Ready for Anything

Thanks to teamwork and quick pivots, HOPA kept its conference afloat amidst COVID-19

By Emma Clawson

Attendees gather at HOPA Ahead 2020, which took place before Florida's stay-at-home order was issued.
Attendees gather at HOPA Ahead 2020, which took place before Florida's stay-at-home order was issued.

Theodore Roosevelt may have said it best when he declared, “Do what you can, with what you have, where you are.” These wise words were certainly put into action by the Hematology/Oncology Pharmacy Association (HOPA) earlier this year. Every spring, HOPA hosts its annual conference, HOPA Ahead. As an association of healthcare professionals, we were aware of and monitoring the COVID-19 epidemic long before it hit the United States. What we didn’t anticipate, however, was the sudden, powerful impact it would have on our conference.

The meeting was planned for March 11–14, before a stay-at-home order was issued in Florida. During the course of the four-day meeting, HOPA Ahead 2020 was slated to present 37 educational sessions featuring 78 different speakers. We were on track to have record attendance, with registration numbers approaching 1,300 live and 200 virtual attendees. But, a week and a half before the meeting, the news of a rapidly increasing number of positive COVID-19 test results in the U.S. spurred a chain reaction. Academic institutions, medical centers and pharmaceutical companies began imposing institution-wide travel bans, inhibiting speakers from traveling to Tampa, Florida, for the event. Five days before the conference, 17 of our 78 speakers were affected by travel bans; just three days later, that number had nearly tripled.

So, what do you do when a pandemic wreaks havoc on your event just days before it begins?
Cry?
Panic?
Roll up your sleeves, and just “figure it out”?
In my experience, it was all of the above.

The Plan

With fewer than three days until our opening session, and determined to serve our members, our team sprang into action to keep the conference moving forward. Our first step was figuring out how to keep our promise to provide 37 sessions’ worth of continuing education (CE) when 80% of those sessions had at least one speaker who was unable to attend in person. Looking to our existing technology, we decided to use GoToMeeting to livestream those speakers and have them present virtually.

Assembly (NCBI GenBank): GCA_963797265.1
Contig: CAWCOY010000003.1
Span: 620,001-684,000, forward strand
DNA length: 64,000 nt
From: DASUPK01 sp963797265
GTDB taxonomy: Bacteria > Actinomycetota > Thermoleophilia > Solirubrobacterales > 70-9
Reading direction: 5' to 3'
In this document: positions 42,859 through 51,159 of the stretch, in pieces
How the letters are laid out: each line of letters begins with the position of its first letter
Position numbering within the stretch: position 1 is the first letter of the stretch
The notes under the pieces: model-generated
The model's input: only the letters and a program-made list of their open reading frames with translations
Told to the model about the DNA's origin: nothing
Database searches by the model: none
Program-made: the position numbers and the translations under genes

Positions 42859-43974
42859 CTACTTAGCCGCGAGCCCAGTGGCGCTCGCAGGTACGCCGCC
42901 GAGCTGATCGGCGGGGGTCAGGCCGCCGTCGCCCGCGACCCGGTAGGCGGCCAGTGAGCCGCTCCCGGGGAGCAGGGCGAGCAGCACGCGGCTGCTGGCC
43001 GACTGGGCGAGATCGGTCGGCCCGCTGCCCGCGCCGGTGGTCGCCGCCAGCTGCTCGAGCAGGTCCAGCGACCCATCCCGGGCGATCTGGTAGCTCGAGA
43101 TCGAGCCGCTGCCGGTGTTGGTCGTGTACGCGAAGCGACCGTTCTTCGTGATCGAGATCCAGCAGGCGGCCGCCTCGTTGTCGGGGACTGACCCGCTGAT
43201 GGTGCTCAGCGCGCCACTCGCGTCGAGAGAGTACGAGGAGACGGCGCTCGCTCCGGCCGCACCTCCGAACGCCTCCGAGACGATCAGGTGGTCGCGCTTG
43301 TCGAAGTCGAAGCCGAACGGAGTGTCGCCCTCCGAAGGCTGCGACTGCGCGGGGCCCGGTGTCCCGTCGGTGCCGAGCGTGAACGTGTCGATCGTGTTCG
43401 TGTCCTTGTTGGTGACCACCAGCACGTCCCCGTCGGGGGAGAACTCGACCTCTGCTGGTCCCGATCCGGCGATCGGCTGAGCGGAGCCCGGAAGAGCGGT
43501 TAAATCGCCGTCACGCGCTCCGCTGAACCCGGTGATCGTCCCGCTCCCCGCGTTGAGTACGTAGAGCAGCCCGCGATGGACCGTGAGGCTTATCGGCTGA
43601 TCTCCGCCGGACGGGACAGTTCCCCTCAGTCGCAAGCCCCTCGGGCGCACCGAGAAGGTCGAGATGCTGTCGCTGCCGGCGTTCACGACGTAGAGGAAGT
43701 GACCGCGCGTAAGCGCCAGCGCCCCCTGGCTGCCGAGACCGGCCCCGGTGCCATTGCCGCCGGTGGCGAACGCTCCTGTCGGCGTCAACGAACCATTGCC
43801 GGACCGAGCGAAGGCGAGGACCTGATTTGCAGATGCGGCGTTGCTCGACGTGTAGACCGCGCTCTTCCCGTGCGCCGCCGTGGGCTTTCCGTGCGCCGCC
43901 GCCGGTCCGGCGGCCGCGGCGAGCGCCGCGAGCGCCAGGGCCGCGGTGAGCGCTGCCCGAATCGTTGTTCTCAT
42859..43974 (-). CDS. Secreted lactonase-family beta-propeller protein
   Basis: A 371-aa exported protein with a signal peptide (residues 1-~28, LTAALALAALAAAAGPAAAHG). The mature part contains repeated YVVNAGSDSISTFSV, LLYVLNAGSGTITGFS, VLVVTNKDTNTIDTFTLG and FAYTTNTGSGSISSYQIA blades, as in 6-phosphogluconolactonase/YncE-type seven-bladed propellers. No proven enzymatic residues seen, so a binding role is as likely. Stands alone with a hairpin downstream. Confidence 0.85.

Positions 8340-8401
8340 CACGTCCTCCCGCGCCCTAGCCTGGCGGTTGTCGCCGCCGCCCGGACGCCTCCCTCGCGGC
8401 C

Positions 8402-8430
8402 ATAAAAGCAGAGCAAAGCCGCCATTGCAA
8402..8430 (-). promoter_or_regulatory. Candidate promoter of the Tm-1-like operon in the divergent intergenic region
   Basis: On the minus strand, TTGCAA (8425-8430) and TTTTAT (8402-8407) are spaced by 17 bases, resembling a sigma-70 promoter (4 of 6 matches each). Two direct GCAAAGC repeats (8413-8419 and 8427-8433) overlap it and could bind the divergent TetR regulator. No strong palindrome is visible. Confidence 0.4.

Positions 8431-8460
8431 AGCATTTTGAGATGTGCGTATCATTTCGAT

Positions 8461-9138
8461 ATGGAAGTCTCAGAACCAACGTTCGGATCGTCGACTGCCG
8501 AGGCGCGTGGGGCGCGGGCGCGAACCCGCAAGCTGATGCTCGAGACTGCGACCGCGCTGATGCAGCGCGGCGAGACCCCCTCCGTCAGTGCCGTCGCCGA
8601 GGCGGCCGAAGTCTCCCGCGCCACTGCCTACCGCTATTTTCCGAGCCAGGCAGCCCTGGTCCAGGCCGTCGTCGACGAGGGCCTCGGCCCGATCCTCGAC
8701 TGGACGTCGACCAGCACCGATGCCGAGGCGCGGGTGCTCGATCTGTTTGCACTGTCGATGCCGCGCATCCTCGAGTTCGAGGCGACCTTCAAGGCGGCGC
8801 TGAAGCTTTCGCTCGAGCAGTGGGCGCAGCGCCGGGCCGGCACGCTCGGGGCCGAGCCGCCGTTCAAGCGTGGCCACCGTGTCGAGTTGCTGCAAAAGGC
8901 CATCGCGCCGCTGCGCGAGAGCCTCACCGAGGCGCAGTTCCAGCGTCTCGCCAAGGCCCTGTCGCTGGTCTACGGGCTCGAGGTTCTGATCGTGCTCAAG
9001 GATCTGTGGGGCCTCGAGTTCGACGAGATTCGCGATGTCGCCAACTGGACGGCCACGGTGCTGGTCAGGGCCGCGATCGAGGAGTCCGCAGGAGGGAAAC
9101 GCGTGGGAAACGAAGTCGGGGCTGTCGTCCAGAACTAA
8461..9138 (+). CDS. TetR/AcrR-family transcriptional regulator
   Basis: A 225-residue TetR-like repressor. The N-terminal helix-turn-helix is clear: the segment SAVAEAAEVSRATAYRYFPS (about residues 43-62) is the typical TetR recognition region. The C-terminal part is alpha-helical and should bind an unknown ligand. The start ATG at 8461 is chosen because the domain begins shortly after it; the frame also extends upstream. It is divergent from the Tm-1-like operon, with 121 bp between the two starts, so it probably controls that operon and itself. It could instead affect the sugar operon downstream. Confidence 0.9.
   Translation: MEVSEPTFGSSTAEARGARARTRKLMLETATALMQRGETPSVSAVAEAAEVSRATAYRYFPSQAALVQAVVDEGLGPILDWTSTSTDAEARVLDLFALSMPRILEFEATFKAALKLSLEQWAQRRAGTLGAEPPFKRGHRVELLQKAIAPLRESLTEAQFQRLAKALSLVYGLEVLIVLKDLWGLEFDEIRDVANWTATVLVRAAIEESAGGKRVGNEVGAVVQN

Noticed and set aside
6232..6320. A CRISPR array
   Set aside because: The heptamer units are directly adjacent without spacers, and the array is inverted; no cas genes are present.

We then had three types of sessions we were offering:

  • Live sessions – speakers presenting on-site
  • Hybrid sessions – some speakers presenting on site, some presenting remotely
  • Virtual sessions – speakers presenting remotely

Speakers who were not able to travel to the conference presented via the GoToMeeting platform.

Upon arriving in Tampa, we worked with our AV company to test our idea. We needed to make sure our virtual speakers could not only be heard in the session room, but also that they could hear the co-presenters, moderators and attendees who were on-site. With testing complete, we set up training sessions for our virtual speakers to become familiar with the GoToMeeting platform. During these trainings, we tested sound quality and mouse control capabilities for advancing slides remotely, and we answered logistical questions. Finally, all speakers were sent individualized emails with information on how to log in to GoToMeeting for their session. Then it was time to wait and hope for the best.

Plan B Turns into Plan C

Though Day One ran smoothly, Day Two presented a new challenge that caused the team to have to pivot yet again. We received news that someone who had attended an event at the convention center the week prior had tested positive for COVID-19. The health and safety of our attendees is always our top priority, so we made the decision to postpone Days Three and Four of the conference. While the decision was not one we took lightly, we knew it was the best course of action based on the situation at hand.